Comparative Study
Journal Article
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Thyroid surgery and voice-related outcomes.

BACKGROUND: Vocal dysfunction in patients with thyroid pathology has been poorly documented, and dysfunction after thyroid surgery is generally reported in terms of recurrent laryngeal nerve or external laryngeal nerve palsy. But voice dysfunction is more complex than simply nerve integrity. The present study reports the incidence of dysphonia in patients presenting for thyroid surgery, and relates postoperative changes in vocal function to recurrent and external laryngeal nerve function, and the surgical handling of the strap muscles.

METHODS: Fifty patients were assessed by Visipitch before and after thyroidectomy. Following surgery the patients filled out a questionnaire.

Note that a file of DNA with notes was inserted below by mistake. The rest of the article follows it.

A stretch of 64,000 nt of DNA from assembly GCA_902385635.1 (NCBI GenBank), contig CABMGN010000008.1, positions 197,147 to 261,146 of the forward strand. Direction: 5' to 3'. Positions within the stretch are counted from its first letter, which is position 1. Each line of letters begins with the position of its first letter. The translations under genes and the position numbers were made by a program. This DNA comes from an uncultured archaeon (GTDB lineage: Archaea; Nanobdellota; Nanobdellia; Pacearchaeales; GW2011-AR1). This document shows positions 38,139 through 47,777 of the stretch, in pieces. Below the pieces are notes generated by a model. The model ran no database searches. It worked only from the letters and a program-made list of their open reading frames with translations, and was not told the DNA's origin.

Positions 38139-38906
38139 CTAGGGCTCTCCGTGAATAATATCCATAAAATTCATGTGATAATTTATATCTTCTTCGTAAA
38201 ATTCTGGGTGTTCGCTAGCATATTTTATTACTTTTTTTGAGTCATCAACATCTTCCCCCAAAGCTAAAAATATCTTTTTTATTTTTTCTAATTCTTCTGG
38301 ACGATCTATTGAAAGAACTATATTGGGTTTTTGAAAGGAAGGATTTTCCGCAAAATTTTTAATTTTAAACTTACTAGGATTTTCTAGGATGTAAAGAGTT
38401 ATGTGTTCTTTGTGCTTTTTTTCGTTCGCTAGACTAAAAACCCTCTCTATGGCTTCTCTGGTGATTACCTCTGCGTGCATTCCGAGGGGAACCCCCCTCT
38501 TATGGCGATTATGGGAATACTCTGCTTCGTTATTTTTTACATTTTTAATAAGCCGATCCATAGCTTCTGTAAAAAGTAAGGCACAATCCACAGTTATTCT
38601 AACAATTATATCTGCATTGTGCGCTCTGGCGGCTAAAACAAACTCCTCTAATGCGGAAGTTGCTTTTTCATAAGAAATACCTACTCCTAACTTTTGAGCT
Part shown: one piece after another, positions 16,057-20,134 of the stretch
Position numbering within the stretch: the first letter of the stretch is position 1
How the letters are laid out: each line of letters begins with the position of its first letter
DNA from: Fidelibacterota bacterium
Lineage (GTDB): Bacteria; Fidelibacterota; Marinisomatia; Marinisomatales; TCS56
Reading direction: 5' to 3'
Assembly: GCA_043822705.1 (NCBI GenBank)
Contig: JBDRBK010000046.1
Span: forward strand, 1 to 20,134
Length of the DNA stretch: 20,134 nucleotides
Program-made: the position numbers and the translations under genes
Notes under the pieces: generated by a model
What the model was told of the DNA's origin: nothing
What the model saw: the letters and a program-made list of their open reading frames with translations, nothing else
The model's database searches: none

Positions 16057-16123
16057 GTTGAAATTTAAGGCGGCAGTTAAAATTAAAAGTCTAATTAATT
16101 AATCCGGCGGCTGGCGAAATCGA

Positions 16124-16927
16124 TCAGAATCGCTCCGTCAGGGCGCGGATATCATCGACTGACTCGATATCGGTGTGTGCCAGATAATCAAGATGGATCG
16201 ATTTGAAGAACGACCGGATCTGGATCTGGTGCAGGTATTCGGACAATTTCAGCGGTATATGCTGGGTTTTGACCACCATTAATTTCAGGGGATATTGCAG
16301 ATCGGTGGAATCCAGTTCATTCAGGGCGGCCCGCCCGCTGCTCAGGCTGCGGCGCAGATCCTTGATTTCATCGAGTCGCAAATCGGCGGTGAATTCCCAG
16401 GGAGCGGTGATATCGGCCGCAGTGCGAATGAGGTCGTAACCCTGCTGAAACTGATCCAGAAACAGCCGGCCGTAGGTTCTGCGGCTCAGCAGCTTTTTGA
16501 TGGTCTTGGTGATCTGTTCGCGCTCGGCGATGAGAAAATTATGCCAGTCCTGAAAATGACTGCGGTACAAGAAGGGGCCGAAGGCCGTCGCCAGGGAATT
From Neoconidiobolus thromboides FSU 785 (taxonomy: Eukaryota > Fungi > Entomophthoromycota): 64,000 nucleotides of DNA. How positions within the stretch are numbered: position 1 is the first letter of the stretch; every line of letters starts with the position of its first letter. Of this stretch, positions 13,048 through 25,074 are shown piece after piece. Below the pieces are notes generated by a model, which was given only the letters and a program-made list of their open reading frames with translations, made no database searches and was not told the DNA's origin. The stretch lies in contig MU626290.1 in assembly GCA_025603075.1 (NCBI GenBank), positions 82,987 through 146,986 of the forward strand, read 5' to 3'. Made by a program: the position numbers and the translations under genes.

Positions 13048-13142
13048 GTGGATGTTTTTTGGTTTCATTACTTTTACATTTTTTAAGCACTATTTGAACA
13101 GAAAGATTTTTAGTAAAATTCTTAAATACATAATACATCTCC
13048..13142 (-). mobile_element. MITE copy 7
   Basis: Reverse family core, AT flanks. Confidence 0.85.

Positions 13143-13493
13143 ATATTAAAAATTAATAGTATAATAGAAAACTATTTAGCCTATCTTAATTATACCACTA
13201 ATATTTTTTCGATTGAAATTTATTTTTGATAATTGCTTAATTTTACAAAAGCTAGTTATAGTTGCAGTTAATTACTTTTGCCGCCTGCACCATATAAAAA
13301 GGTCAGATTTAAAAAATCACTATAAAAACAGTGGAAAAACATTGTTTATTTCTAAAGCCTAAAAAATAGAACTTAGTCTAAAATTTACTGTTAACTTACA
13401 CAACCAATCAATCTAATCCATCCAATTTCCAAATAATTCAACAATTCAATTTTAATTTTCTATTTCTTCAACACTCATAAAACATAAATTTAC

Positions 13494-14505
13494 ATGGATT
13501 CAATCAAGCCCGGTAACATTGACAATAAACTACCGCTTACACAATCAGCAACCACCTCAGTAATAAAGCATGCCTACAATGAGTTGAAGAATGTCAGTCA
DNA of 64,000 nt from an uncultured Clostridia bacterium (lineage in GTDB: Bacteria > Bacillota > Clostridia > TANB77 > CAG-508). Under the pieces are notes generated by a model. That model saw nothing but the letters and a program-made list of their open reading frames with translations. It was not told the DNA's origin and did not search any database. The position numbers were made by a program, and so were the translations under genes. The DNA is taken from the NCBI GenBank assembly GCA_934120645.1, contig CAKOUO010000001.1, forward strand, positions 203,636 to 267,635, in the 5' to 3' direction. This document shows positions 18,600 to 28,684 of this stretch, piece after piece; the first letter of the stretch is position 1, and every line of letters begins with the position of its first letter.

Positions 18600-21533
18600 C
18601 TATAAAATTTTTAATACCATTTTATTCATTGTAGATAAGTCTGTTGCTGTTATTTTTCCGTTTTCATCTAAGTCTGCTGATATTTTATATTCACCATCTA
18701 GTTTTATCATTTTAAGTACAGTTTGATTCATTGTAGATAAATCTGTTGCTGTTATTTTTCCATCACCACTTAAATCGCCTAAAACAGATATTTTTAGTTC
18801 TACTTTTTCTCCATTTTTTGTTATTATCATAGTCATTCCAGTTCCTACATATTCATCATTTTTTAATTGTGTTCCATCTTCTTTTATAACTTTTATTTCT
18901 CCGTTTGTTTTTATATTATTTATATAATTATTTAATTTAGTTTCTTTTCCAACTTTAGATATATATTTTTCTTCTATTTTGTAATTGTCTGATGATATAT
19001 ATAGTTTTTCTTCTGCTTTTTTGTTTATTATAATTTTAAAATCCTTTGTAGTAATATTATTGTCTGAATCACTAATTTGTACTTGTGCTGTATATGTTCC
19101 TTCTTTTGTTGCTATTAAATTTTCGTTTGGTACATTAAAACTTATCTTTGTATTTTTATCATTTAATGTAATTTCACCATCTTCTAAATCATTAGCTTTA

RESULTS: Overall 26 of 44 patients had no subjective postoperative voice change, while 10 reported subjective deterioration and eight reported subjective improvement in voicing. Postoperative objective assessment of these patients found that 17 were the same, eight refused to come for testing because they felt their voice had not changed, 13 were better and six were worse. Following surgery two patients (4.5%) had temporary recurrent laryngeal nerve palsies (2.5% of nerves at risk), and four patients (10%) suffered external laryngeal nerve palsies. Division of strap muscles was not detrimental to voicing. Six patients were lost to follow-up. Fifteen patients (34%) presented with vocal abnormalities, six (40%) of whom improved postoperatively.

CONCLUSIONS: Patients may have voicing abnormalities before thyroid surgery is performed. Surgery may improve or worsen the voice irrespective of the pre-operative voice status.

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